The Parody Defense

This decision continues the trajectory of successful parody defenses in litigation, including the Fourth Circuit’s prior ruling in 2007 on CHEWY VUITTON, another loss for Vuitton. In the CHEWY case, the court held that the use of CHEWY VUITTON on plush dog toys would not be likely to cause confusion in the marketplace but that the dilution statue does not permit a fair use defense when the parody itself is used to identify source. Louis Vuitton Malletier S.A. v. Haute Diggity Dog, LLC. 507 F.3d 252 (4th Cir. 2007). As with My Other Bag, the parody brand owner, Haute Diggity Dog, was found to be mimicking the famous marks. The Fourth Circuit determined that “it did not come so close to them as to destroy the success of its parody and, more importantly, to diminish the LVM marks’ capacity to identify a single source.” Id. (For more on the case, see, “Bone of Fido Parody: Louis Vuitton v. Chewy Vuiton,” in the January 2008 issue of The Intellectual Property Strategist.)

For purposes of registration with the United States Patent and Trademark Office (USPTO), however, a parody defense is unavailable when the mark is used for the purpose of designating product origin and, as a result, will not be approved for trademark registration. By way of example, as a stark contrast to the Fourth Circuit’s holding for CHEWY VUITTON, the Trademark Trial and Appeal Board (TTAB) issued precedential holdings denying applications for marks such as CRACKBERRY and THE HOUSE THAT JUICE BUILT, noting that the language of the dilution statute does not permit a fair use defense when the parody is, in itself, a source identifier for goods and/or services. By its very nature, to be registrable, a trademark must function as a source identifier. As such, a parody defense can only be applicable if the term at issue does not function as a trademark, which by definition means the term is not registrable.

To highlight the distinct handling of the parody defense at the federal court and TTAB levels, the Board noted in its decision regarding the CRACKBERRY application that “when federal courts are dealing with questions of alleged infringement, the protective penumbra of free speech may well support the premise that members of the public have a right to use words in the English language to interest and amuse other persons. However, when this Board is asked the narrower question of applicants’ right to registration under Section 2(d) of the Lanham Act, the First Amendment claim is not as strong as with issues of restraint on use.” Research in Motion Ltd. v. Defining Presence Mktg. Grp., Inc., 102 USPQ2d 1187, 1192 (TTAB 2012). Based on the aforementioned, it would seem as though applying for a parody trademark is a doomed endeavor. Not only is an application for federal registration intrinsically a claim that the mark is a source identifier (thereby negating the parody defense), but it flags the parodied usage and potentially incites the owner of the parodied mark. As it stands, when it comes to trademark registration, parody remains no laughing matter.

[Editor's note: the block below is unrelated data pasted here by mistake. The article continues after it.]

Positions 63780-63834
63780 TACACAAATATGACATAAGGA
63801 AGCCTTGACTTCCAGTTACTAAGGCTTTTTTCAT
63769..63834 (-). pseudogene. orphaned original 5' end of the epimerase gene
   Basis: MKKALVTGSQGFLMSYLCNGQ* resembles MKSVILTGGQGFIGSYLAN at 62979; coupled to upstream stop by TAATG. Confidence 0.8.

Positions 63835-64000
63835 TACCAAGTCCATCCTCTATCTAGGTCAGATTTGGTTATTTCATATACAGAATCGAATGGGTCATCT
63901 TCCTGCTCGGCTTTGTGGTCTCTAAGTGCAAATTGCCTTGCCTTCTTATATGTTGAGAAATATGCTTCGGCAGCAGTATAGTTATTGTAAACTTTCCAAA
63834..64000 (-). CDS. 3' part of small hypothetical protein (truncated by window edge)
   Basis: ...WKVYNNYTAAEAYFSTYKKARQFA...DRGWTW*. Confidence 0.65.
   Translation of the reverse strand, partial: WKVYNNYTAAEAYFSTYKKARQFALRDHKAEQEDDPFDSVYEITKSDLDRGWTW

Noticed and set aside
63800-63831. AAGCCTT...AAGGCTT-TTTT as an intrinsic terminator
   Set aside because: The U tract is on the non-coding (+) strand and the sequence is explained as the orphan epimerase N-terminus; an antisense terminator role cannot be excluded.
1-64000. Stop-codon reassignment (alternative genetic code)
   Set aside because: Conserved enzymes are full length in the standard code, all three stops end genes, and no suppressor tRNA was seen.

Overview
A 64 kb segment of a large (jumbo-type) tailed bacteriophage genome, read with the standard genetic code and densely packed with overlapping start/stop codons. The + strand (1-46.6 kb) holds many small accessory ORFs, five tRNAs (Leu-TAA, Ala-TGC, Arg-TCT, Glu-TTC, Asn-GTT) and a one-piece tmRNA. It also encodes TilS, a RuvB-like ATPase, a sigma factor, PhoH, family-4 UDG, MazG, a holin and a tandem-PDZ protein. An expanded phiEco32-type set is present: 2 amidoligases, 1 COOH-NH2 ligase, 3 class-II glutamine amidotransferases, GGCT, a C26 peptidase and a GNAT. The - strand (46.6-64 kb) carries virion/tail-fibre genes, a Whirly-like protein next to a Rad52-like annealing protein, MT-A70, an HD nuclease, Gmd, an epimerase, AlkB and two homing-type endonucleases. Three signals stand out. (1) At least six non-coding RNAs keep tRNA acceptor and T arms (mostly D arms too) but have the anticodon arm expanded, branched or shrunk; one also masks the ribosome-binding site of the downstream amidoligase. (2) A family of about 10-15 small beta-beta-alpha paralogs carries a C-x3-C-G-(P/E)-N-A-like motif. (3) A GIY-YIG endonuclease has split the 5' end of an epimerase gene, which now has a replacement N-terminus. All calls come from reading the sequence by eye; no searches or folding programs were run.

Jennifer Ashton
is an associate of Bracewell LLP. Erin Hennessy is a partner at Bracewell, and a member of the Board of Editors of The Intellectual Property Strategist.